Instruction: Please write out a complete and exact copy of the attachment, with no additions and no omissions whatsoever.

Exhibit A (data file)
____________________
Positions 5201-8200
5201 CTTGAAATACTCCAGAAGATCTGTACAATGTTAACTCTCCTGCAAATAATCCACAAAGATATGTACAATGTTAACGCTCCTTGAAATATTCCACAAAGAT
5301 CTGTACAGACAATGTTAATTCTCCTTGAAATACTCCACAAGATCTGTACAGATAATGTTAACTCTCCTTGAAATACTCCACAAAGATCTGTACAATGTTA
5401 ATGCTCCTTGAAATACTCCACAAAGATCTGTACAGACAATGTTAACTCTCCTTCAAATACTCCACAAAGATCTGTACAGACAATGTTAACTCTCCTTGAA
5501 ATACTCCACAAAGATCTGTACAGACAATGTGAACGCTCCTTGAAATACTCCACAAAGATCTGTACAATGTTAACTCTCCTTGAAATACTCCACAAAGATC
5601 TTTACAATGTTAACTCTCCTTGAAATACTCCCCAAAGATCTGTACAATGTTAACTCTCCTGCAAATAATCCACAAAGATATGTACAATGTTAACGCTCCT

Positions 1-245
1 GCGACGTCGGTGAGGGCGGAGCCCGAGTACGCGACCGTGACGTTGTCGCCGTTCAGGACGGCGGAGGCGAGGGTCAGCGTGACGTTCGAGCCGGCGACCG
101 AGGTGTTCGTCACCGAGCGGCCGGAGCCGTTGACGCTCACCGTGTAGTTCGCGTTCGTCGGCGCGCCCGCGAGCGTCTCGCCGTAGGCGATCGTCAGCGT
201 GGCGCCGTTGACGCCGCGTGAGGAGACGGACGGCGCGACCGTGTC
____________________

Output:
Positions 5201-8200
5201 CTTGAAATACTCCAGAAGATCTGTACAATGTTAACTCTCCTGCAAATAATCCACAAAGATATGTACAATGTTAACGCTCCTTGAAATATTCCACAAAGAT
5301 CTGTACAGACAATGTTAATTCTCCTTGAAATACTCCACAAGATCTGTACAGATAATGTTAACTCTCCTTGAAATACTCCACAAAGATCTGTACAATGTTA
5401 ATGCTCCTTGAAATACTCCACAAAGATCTGTACAGACAATGTTAACTCTCCTTCAAATACTCCACAAAGATCTGTACAGACAATGTTAACTCTCCTTGAA
5501 ATACTCCACAAAGATCTGTACAGACAATGTGAACGCTCCTTGAAATACTCCACAAAGATCTGTACAATGTTAACTCTCCTTGAAATACTCCACAAAGATC
5601 TTTACAATGTTAACTCTCCTTGAAATACTCCCCAAAGATCTGTACAATGTTAACTCTCCTGCAAATAATCCACAAAGATATGTACAATGTTAACGCTCCT

Positions 1-245
1 GCGACGTCGGTGAGGGCGGAGCCCGAGTACGCGACCGTGACGTTGTCGCCGTTCAGGACGGCGGAGGCGAGGGTCAGCGTGACGTTCGAGCCGGCGACCG
101 AGGTGTTCGTCACCGAGCGGCCGGAGCCGTTGACGCTCACCGTGTAGTTCGCGTTCGTCGGCGCGCCCGCGAGCGTCTCGCCGTAGGCGATCGTCAGCGT
201 GGCGCCGTTGACGCCGCGTGAGGAGACGGACGGCGCGACCGTGTC